Bernard Matthews Farms are investing £3 million in a new marketing campaign to ‘dispel myths’ shadowing the company.
The UK poultry group will be launching a national press, poster and TV campaign headed by the strapline, ‘Proud to Work at Bernard Matthews Farms’. The message that Bernard Matthews is a trusted brand with a strong farming heritage comes after recent turbulent years. The company was directly associated with an outbreak of bird flu at its Norfolk farm. Coupled with the negative press subsequent to ‘Jamie’s School Dinners’, Bernard Matthews has had to fight hard to realign its brand and encourage brand loyalty.
The promotional campaign will embark on three key phases. The first opens on the 22 nd September using press ads to reaffirm its sourcing policy that its products are 100% British. Matt Pullen, Bernard Matthews Farms marketing director explained: “Our ‘Pride’ campaign is all about communicating our new identity, our rural roots and our new product ranges. Most importantly, though, it’s about reassuring people about the company.”
This message will then be backed up by the second marketing phase. Launched on the 6 th October in women’s press, colour supplements and TV listings magazines, the campaign will slightly shift focus and begin promoting the new ‘gold standard’ Golden Norfolk Turkey brand. This phase aims to drive consumer awareness of the quality of it’s cooked meats.
The final phase, due to be launched in November, features a Big Green Tick in its national TV campaign, and will promote it’s better-for-you frozen range.
The preceding marketing phases are designed to bolster the finale of the brand’s marketing ads. Due it’s controversial past, Bernard Matthews is heavily reliant on the success and persuasive power of it’s new promotional material. Pullen added: “It’s a brand new brand communication for us, a single-minded idea that allows us to tackle perceived issues around the business by addressing them upfront. We want to create a jolt with this campaign and get people to take a fresh look at Bernard Matthews Farms.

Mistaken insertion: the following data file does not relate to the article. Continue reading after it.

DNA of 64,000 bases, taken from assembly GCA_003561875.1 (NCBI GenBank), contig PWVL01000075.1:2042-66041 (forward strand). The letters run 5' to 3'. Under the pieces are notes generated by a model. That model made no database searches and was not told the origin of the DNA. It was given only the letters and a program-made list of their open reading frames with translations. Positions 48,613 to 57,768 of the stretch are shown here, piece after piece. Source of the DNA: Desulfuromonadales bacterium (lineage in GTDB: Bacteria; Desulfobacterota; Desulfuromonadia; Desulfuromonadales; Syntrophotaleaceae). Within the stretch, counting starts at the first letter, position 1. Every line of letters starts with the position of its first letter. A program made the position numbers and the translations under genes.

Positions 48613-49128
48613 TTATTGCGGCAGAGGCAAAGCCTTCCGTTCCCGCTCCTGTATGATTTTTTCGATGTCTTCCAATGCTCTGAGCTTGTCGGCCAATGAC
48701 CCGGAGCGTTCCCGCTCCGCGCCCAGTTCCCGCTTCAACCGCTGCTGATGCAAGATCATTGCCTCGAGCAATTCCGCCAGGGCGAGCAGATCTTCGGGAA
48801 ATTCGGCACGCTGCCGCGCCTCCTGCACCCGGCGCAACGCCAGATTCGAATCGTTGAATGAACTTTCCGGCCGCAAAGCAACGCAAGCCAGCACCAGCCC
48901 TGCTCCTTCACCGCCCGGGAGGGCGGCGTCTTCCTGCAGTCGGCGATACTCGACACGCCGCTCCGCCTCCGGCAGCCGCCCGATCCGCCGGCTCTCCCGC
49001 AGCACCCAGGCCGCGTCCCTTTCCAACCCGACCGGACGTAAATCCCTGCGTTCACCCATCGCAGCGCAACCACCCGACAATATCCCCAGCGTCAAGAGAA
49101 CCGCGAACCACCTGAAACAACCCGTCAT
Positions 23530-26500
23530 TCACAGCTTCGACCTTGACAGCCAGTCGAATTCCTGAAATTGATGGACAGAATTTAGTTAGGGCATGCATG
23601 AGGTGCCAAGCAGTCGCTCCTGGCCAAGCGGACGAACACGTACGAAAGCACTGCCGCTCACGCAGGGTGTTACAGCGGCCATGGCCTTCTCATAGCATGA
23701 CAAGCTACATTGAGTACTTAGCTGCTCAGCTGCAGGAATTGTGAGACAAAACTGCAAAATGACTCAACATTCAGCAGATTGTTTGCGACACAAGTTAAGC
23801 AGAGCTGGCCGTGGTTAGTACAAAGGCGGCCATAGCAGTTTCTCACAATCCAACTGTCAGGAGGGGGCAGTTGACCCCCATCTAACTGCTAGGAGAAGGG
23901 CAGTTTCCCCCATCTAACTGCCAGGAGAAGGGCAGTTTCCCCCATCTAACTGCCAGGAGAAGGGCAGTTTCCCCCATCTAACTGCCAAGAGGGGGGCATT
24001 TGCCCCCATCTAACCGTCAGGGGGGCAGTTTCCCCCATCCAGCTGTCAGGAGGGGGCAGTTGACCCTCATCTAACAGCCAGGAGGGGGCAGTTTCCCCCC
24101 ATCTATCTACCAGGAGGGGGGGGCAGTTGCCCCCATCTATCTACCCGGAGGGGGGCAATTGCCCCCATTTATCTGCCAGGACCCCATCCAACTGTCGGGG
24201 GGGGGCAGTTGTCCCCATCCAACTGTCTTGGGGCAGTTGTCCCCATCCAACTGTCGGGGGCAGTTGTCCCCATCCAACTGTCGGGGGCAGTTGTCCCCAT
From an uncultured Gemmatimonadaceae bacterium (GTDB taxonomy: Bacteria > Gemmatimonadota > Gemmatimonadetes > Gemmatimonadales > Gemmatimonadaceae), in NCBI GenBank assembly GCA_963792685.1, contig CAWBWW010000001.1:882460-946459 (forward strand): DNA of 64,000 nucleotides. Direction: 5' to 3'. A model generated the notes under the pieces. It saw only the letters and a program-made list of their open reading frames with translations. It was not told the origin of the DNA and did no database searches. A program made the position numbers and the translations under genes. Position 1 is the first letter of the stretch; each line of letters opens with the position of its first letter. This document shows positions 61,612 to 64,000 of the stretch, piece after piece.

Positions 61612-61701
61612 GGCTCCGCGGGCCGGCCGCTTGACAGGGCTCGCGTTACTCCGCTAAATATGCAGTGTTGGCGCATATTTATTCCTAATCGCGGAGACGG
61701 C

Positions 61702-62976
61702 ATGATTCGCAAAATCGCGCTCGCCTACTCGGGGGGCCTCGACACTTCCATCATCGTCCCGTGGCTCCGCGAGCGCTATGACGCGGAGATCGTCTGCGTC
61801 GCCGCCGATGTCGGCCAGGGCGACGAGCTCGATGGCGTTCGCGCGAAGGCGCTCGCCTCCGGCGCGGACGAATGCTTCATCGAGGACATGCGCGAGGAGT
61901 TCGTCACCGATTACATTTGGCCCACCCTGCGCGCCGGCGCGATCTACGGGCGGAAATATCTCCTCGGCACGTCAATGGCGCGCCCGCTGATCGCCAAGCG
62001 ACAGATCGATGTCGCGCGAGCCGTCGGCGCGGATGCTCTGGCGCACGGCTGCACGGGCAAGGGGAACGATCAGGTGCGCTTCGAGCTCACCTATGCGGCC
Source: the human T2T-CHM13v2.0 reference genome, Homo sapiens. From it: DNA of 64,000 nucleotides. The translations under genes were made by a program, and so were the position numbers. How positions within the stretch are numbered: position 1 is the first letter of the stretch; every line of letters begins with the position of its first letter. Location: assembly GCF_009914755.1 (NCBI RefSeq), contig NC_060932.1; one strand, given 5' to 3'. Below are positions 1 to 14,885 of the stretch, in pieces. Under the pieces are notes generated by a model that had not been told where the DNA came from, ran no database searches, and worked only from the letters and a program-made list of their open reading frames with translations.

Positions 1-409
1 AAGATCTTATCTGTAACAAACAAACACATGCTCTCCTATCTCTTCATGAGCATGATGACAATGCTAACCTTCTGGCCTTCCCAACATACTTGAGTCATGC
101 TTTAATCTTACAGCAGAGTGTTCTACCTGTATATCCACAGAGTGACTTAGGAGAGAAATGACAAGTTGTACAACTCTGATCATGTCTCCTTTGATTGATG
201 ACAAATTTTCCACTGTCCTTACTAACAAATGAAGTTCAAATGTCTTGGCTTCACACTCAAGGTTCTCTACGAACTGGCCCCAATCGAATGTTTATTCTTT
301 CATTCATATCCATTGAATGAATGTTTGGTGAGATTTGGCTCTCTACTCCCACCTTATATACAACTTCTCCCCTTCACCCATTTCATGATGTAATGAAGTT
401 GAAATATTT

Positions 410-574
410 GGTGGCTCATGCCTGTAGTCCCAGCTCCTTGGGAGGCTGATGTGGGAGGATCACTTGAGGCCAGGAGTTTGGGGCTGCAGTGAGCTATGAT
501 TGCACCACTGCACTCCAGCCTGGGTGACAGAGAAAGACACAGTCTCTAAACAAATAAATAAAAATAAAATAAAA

They hope to regain their position as a real industry competitor, and install new brand consumer confidence. However, as food spend is decreasing in the UK due to the increasing food shortages around the world forcing up prices, the growth rate of the Matthews brand is expected to be slow over the coming period.
Their active measures in shaking off their previous commodity image may prove difficult, especially with the growing trend of turning away from convenience foods, to the popular return to ‘make from scratch’. This food climate message runs alongside momentum campaigns urging consumers to make healthier food choices - decreasing their sugar, salt and fat intake. It appears that improving brand image and conveying a value-added product is a tricky recipe. Nonetheless, Pullen remains positive about the Bernard Matthews message: “We’re proud of our high animal welfare standards and of the quality of our food. We’re also proud of our people and what they achieve.”